What GAO Found Since 2016, the Department of the Interior's Bureau of Land Management (BLM) changed its organizational structure by merging or transferring several of its headquarters functions. BLM also moved its headquarters from Washington, D.C., to Grand Junction, CO, and relocated most of its headquarters positions to its new headquarters and other offices in 11 western states. In September 2021, the Secretary announced plans to return the headquarters to Washington, D.C. Since 2016, BLM's workforce composition changed in several ways, including through increases in headquarters vacancies and in temporary reassignments—known as details—to fill the duties of those vacant positions. BLM senior officials told GAO they do not have consistent and reliable data on vacancies agency-wide or the use of details. However, BLM provided some vacancy data for headquarters positions from July 2019 to May 2021. According to these data, the number of vacant headquarters positions increased after BLM announced the relocation of its headquarters in July 2019, as shown in the figure below. BLM Headquarters Vacancies from July 2019 to May 2021 Most BLM staff GAO spoke with said vacancies in key headquarters positions caused delays in creating or clarifying guidance or policy. Further, some said an increased reliance on details negatively affected their office's performance—for example, because state office staff detailed to headquarters reduced capacity in state offices. Without complete and reliable data on vacancies and details across the agency, BLM officials cannot make informed decisions about filling vacancies and initiating details to help the agency achieve its mission and goals. GAO also found that BLM does not have an agency-wide strategic workforce plan that supports its mission and programmatic goals. BLM officials told GAO their mechanism for strategic workforce planning is a 2019 memorandum, but this memorandum generally does not address the two critical needs that define strategic workforce planning: (1) aligning the human capital program with emerging mission goals and (2) developing long-term strategies for acquiring, developing, and retaining staff to achieve programmatic goals. Without a strategic workforce plan that addresses these needs, BLM lacks reasonable assurance the agency will have the workforce necessary to achieve its goals in managing millions of acres of public lands. Why GAO Did This Study BLM's workforce of about 8,800 permanent staff is responsible for a portfolio of public lands, which, according to BLM, encompasses more than 245 million surface acres, primarily in western states. BLM's mission includes managing these lands for a variety of uses while maintaining natural and cultural resources. BLM headquarters provides national policy direction to the rest of BLM, while state offices generally administer programs in the states. Since 2016, BLM's workforce has experienced hiring restrictions and a reorganization. GAO was asked to review recent changes to BLM's workforce and the agency's workforce planning efforts. This report examines, for the period since 2016, (1) changes in BLM's organizational structure, (2) changes in BLM's workforce composition, and (3) the extent to which BLM has had a strategic workforce plan that supports its mission and goals. GAO analyzed BLM workforce data, information on organizational changes, and workforce planning documents from 2016 to 2021, and interviewed 13 BLM staff members from offices affected by organizational and workforce changes.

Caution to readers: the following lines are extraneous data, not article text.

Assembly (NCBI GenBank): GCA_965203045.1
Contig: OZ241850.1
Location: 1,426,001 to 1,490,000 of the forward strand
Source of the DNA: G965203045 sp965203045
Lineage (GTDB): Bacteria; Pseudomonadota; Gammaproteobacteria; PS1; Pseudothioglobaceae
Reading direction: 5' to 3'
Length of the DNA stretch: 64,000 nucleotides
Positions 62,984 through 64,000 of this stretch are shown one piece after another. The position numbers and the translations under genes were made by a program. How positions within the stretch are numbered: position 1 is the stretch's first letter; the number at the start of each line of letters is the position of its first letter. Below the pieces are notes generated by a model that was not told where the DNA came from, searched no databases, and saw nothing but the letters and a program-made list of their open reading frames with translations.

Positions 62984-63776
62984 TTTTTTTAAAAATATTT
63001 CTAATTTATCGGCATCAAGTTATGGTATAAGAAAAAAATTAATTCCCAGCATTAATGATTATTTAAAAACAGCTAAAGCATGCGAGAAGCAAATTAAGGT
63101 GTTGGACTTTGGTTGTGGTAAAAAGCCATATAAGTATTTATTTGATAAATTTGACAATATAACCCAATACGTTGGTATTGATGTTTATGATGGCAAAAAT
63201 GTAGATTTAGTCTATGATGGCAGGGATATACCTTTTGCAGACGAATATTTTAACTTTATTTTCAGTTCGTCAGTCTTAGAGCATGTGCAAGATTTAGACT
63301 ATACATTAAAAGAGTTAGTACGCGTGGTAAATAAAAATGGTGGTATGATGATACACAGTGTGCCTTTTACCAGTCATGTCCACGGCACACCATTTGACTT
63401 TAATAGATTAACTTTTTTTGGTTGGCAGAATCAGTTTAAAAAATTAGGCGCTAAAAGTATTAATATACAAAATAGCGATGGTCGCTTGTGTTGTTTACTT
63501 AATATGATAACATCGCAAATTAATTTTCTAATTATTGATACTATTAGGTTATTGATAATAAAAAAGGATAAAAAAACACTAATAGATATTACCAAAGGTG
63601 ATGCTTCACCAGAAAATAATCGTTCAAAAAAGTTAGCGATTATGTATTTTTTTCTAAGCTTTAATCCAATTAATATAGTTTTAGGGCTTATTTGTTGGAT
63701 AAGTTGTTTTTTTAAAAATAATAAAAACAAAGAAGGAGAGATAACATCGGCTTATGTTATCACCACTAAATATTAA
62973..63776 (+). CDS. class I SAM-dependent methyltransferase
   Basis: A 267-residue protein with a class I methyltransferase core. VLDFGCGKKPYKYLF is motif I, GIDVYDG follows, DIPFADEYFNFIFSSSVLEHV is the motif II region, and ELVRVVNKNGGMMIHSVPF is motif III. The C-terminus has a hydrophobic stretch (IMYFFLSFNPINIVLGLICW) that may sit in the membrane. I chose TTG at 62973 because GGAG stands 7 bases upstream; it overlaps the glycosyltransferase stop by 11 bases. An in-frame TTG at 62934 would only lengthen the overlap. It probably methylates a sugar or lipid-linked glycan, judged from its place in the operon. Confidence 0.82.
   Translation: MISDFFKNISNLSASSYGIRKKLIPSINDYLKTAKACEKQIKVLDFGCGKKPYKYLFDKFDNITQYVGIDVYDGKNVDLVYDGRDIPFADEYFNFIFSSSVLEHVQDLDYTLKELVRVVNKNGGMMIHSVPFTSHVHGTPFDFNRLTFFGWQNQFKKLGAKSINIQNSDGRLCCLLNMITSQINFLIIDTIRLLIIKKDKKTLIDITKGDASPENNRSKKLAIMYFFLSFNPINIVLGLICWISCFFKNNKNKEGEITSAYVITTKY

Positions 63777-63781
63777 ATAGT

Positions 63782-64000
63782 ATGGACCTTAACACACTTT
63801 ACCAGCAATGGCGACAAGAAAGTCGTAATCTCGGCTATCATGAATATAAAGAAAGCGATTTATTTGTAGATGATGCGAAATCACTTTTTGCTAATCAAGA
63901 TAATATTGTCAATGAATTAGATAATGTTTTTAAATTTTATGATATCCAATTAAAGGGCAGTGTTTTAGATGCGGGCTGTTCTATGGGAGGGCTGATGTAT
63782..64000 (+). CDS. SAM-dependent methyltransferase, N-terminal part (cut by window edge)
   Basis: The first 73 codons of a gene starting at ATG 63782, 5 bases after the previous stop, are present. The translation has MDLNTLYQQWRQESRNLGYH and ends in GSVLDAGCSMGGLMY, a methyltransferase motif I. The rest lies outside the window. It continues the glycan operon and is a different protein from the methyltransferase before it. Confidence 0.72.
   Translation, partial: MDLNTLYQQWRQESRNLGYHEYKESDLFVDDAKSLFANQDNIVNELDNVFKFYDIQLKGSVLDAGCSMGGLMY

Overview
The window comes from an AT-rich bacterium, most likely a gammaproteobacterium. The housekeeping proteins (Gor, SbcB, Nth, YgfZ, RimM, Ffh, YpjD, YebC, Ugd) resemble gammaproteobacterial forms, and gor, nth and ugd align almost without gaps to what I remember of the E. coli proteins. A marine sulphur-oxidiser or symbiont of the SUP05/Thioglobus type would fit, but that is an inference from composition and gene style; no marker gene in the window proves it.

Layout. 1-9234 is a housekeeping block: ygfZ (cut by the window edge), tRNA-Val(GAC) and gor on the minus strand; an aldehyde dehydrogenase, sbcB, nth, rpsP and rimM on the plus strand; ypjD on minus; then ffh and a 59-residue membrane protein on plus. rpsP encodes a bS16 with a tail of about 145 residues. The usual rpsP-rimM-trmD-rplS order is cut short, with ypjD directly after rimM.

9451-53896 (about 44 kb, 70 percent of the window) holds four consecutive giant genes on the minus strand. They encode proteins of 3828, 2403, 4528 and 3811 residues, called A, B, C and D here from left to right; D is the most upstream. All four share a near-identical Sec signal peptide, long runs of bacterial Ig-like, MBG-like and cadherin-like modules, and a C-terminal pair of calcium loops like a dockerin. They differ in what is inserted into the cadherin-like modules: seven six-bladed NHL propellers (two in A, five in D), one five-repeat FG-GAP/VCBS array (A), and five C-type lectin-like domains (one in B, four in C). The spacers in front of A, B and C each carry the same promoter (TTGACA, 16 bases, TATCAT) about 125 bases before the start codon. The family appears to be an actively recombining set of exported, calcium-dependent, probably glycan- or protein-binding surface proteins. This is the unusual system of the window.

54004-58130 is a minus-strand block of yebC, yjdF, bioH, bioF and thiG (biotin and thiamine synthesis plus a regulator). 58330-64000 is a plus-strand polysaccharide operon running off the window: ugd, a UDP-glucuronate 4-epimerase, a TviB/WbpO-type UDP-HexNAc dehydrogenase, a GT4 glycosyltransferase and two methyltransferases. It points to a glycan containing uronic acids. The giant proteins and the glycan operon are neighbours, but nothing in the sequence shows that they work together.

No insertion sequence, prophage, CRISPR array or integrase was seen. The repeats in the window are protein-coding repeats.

[Read More…]